A woman who was forced to give up her daughter for adoption is making a plea to the government for an apology nearly 60 years on.

Veronica Smith was just 24 years old when she fell pregnant with her daughter.

She had been working as a nurse caring for visitors at the Butlin's Holiday Camp in Bognor.

While working at the camp Veronica had a relationship with a red-coat and became pregnant unexpectedly.

Veronica, now 83, was left to deal with it on her own.

The Argus: Veronica Smith, from Seaford, was forced to give up her baby after being in an unmarried mothers hostelVeronica Smith, from Seaford, was forced to give up her baby after being in an unmarried mothers hostel (Image: Submitted)

“I asked my family for help and they arranged for me to go to London when I finished in September and go straight into a hostel for unmarried mothers,” she said.

“I can’t remember much but we were pretty much confined to the hospital and were well away from our families.”

Veronica was taken to hospital in Guildford in March 1965 when she gave birth to her daughter.

She had her baby for just eight days before she was taken away.

“I went back home and had to get on with it. I was told to forget about it. ‘It will all be over and you will be fine’, they said.

“I didn’t really think about her very much. I kept it all inside.

“Until I had a breakdown in 1990. It all came tumbling out.”

It was around this time that Veronica, who now lives in Seaford, decided to get help and trace her daughter.

“I was always told ‘you will never be able to trace her’ but with public records I was able to.”

Veronica’s daughter is now in her late fifties and the pair have an “excellent” relationship, she said.

She and her daughter, who does not wish to be named, have rebuilt their relationship and worked out how they fit into each other’s lives.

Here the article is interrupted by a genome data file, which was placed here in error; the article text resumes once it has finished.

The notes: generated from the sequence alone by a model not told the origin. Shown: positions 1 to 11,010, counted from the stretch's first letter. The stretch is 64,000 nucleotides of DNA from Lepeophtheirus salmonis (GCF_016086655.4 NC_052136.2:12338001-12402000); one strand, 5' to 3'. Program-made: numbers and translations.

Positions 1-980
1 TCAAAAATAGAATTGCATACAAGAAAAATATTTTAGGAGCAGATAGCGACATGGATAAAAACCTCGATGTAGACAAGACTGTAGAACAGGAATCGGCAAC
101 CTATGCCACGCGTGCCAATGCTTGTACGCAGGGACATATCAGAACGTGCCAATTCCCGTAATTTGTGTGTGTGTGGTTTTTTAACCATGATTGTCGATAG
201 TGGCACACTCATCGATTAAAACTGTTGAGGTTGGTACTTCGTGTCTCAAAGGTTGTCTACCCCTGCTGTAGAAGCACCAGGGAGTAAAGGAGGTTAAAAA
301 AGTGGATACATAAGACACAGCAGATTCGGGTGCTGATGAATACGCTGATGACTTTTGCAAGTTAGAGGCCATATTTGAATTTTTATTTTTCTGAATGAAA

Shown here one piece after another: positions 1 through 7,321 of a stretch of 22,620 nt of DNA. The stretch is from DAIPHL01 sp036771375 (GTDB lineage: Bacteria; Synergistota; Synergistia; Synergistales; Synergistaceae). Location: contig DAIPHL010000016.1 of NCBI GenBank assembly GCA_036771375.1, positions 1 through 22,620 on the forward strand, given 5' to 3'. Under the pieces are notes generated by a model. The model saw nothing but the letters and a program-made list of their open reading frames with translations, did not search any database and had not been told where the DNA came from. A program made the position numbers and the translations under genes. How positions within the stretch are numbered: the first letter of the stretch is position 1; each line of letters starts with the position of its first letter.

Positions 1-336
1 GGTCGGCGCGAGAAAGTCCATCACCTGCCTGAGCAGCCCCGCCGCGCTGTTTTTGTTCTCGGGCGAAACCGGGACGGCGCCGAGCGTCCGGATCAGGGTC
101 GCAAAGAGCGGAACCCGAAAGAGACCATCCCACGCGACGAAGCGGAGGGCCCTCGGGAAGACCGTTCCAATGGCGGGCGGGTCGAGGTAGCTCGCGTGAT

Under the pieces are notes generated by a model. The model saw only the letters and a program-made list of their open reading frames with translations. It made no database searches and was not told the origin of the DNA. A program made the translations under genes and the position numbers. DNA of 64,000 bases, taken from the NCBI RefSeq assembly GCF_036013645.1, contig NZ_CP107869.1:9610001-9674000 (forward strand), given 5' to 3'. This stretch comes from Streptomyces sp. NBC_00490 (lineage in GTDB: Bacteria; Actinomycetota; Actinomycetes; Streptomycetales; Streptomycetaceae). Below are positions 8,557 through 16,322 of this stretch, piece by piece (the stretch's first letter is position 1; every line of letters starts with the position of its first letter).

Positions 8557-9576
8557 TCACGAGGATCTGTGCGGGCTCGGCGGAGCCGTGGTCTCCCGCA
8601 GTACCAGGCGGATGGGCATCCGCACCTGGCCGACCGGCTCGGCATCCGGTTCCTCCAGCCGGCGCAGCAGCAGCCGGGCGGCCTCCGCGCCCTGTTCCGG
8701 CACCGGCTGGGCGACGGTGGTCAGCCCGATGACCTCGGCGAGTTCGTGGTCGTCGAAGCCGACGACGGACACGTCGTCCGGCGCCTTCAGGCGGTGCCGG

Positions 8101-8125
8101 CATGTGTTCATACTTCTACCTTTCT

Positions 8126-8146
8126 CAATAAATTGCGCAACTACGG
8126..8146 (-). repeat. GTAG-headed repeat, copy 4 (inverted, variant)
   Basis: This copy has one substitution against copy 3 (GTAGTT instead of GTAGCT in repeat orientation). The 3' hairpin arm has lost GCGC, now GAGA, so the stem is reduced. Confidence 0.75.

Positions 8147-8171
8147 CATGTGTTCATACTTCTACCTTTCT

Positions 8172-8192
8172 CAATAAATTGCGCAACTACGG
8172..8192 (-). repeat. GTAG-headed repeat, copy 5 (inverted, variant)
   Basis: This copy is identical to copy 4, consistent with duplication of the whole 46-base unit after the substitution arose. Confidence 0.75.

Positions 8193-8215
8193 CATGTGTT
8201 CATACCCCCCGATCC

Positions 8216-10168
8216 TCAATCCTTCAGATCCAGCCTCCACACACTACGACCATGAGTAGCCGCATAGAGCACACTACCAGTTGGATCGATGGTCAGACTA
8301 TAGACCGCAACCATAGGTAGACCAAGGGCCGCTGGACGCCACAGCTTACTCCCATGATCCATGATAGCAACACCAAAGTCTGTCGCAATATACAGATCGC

When Veronica moved to Seaford from London, she set up a group for women who were forced to give up their children in the same way she was.

An estimated 185,000 mostly unmarried young women in England and Wales were forced into giving up their babies between 1949 and 1976.

“I moved here from London and set up a group of women who came every month to be together and share their experiences.

“That was what saved me in London, the post-adoption centre and counselling groups for women. Coming together and sharing the experience really helped.

“A lot of that isn’t available now because of cuts.”

A landmark report by the Joint Committee on Human Rights (JCHR), published in July 2022, called on the UK government to formally apologise, saying that it bore the ultimate responsibility for the “pain and suffering” of both women and children, caused by “public institutions and state employees that railroaded mothers into unwanted adoptions”.

In its response to the JCHR’s report, the UK government said in March that it was “sorry on behalf of society for what happened”, but said it was not “appropriate for a formal government apology to be given, since the state did not actively support these practices”.

The Scottish government was the first to issue a formal apology in March last year.

Veronica said: “I went to Scotland with some other women who had been forced to give up their babies.

“We heard Nicola Sturgeon make a really good speech and apologise.”

In her statement to Scottish parliament, Ms Sturgeon said: “The issuing of a formal apology is an action that governments reserve as a response to the worst injustices in our history.

“Without doubt, the adoption practices that prevailed in this country – for decades, during the twentieth century – fit that description.

“And for the people affected by those practices – I appreciate that an apology has been a very long time coming.”

The Welsh government followed in April 2023, but the UK government is still yet to apologise.

 “We mustn’t forget the children as well,” Veronica said.

“They were taken to their adoptive parents as a blank slate with little knowledge and family history until they were 18. They really missed out. We want an apology for them too.”

Veronica has been part of the group Movement for an Adoption Apology and is campaigning for the formal apology from the UK government.

Veronica added: “It is such a difficult experience. Some women can't even talk about. If they do find their children, who are adults now, some say ‘Well you gave me away’.”